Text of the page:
Fun Things

Last week was a crazy fun and busy week.  It started off with Zack getting his PICC line out!  Zack’s doctor really only likes to leave them in for 30 days.  Zack’s was in for 5 months.  I am not complaining at all because according to our awesome neighbor who helped him during the blizzard, the PICC line helped to save his life.

Zack had gotten so attached to it that we had to slowly introduce the idea of getting it out.  As I mentioned in my last post, Zack was afraid of life without his PICC because he was worried that he would get sick again and thought that he would have to be poked way too much.  In the end, the lure of swimming, karate, recess and taking baths again won out.  Zack is most happy about having a line free arm at night.  He says it is much easier to sleep now.  For him….because he is still waking up at night….I’m not bitter…..

Another highlight of our week was the Mother/Son Dance at Zack’s school.  Zack’s original plan was to take me on a date for dinner, but the lure of Domino’s pizza won out and we had a picnic on the family room floor. He was a gentleman and made sure to tell me I looked very pretty.  He also led me onto the dance floor for every slow song and never once stepped on my toes.  Look out ladies!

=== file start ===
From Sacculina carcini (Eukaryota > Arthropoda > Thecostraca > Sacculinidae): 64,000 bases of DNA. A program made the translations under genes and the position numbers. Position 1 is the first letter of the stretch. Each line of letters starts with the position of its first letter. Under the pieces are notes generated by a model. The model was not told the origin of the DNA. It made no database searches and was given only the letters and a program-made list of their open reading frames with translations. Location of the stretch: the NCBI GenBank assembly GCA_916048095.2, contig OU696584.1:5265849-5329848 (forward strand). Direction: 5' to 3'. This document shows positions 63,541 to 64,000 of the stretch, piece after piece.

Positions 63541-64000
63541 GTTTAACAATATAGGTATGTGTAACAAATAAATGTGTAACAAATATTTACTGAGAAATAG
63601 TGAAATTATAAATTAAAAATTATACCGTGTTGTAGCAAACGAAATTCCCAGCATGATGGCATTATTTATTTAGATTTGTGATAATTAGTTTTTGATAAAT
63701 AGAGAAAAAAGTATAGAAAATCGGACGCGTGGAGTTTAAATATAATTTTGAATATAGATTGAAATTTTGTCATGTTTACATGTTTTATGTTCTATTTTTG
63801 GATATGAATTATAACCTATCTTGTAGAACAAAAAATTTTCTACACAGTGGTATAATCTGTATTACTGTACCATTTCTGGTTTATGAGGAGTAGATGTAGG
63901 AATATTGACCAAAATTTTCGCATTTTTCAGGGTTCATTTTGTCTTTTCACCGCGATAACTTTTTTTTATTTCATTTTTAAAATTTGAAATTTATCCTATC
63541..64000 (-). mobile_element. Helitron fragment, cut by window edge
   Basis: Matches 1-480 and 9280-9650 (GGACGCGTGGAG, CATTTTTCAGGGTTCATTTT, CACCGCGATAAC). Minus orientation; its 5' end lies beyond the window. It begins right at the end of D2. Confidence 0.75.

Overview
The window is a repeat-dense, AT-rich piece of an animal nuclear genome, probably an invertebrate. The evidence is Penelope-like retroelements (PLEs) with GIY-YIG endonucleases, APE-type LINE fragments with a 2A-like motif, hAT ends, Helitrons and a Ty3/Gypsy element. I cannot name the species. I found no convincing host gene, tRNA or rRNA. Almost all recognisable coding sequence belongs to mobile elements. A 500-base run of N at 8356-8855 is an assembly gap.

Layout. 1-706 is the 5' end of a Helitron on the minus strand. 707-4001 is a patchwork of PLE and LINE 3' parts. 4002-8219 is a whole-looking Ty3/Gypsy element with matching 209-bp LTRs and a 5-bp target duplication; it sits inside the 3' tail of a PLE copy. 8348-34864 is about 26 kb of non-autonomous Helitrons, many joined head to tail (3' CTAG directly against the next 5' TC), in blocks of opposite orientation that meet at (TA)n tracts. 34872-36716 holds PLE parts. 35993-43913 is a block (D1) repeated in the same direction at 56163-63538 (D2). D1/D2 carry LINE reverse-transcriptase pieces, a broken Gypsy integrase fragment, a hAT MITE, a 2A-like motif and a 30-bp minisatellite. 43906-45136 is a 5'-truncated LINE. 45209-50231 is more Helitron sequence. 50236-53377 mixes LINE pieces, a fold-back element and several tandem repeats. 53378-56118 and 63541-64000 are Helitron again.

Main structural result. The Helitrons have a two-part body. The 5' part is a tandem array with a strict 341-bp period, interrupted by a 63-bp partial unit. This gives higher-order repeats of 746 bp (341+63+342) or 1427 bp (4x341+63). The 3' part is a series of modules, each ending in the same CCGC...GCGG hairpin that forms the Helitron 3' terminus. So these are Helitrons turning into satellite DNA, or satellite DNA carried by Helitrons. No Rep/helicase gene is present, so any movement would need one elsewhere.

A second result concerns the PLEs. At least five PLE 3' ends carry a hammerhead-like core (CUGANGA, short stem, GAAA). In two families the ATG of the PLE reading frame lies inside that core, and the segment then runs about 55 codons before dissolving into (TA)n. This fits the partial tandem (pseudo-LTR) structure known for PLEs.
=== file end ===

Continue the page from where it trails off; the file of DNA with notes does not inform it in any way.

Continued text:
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Zack had so much fun running around with his friends and being a dancing machine that, for the first time in months, his pain pose returned.

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While his stoma was pretty big and ugly, it did not prolapse.  Zack’s belly hurt for the next two days and he actually sat quietly and took a nap.  Monday morning had me a bit concerned when I found him curled up in the bath saying his pain was yellow, but he had a good day at school and was totally back to normal by Tuesday.

On Saturday, Zack had the privilege of helping the Nathan Chris Baker Foundation with their first ever Great 5K.  Zack and our family manned the 1/2 way point water station.